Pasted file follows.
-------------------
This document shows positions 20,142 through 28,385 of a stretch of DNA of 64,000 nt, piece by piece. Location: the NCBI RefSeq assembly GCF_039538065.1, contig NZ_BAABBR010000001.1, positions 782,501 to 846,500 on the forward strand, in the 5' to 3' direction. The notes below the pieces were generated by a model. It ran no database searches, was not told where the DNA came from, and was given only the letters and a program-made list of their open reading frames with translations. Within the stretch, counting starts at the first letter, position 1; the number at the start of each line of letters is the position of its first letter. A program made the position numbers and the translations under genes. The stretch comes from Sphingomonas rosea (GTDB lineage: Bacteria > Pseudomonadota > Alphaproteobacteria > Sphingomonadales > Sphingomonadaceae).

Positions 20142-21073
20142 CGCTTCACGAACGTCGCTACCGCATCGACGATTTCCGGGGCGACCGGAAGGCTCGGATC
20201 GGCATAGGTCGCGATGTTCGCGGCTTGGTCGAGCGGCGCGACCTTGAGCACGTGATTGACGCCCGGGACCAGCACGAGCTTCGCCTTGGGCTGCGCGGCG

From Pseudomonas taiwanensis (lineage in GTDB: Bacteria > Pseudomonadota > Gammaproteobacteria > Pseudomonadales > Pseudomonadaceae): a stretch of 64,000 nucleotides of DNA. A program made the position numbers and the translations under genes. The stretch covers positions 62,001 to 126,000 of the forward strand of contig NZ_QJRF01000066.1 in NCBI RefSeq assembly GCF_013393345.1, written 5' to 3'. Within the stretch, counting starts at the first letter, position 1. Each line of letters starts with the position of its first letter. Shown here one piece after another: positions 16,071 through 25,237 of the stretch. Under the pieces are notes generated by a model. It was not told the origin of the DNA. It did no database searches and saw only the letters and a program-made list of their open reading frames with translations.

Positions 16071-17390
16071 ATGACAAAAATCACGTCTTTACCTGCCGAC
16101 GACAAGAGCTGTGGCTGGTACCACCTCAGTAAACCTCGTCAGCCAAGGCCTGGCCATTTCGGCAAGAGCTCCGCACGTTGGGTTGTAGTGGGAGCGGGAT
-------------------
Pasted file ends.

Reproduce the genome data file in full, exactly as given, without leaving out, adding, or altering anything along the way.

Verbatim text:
This document shows positions 20,142 through 28,385 of a stretch of DNA of 64,000 nt, piece by piece. Location: the NCBI RefSeq assembly GCF_039538065.1, contig NZ_BAABBR010000001.1, positions 782,501 to 846,500 on the forward strand, in the 5' to 3' direction. The notes below the pieces were generated by a model. It ran no database searches, was not told where the DNA came from, and was given only the letters and a program-made list of their open reading frames with translations. Within the stretch, counting starts at the first letter, position 1; the number at the start of each line of letters is the position of its first letter. A program made the position numbers and the translations under genes. The stretch comes from Sphingomonas rosea (GTDB lineage: Bacteria > Pseudomonadota > Alphaproteobacteria > Sphingomonadales > Sphingomonadaceae).

Positions 20142-21073
20142 CGCTTCACGAACGTCGCTACCGCATCGACGATTTCCGGGGCGACCGGAAGGCTCGGATC
20201 GGCATAGGTCGCGATGTTCGCGGCTTGGTCGAGCGGCGCGACCTTGAGCACGTGATTGACGCCCGGGACCAGCACGAGCTTCGCCTTGGGCTGCGCGGCG

From Pseudomonas taiwanensis (lineage in GTDB: Bacteria > Pseudomonadota > Gammaproteobacteria > Pseudomonadales > Pseudomonadaceae): a stretch of 64,000 nucleotides of DNA. A program made the position numbers and the translations under genes. The stretch covers positions 62,001 to 126,000 of the forward strand of contig NZ_QJRF01000066.1 in NCBI RefSeq assembly GCF_013393345.1, written 5' to 3'. Within the stretch, counting starts at the first letter, position 1. Each line of letters starts with the position of its first letter. Shown here one piece after another: positions 16,071 through 25,237 of the stretch. Under the pieces are notes generated by a model. It was not told the origin of the DNA. It did no database searches and saw only the letters and a program-made list of their open reading frames with translations.

Positions 16071-17390
16071 ATGACAAAAATCACGTCTTTACCTGCCGAC
16101 GACAAGAGCTGTGGCTGGTACCACCTCAGTAAACCTCGTCAGCCAAGGCCTGGCCATTTCGGCAAGAGCTCCGCACGTTGGGTTGTAGTGGGAGCGGGAT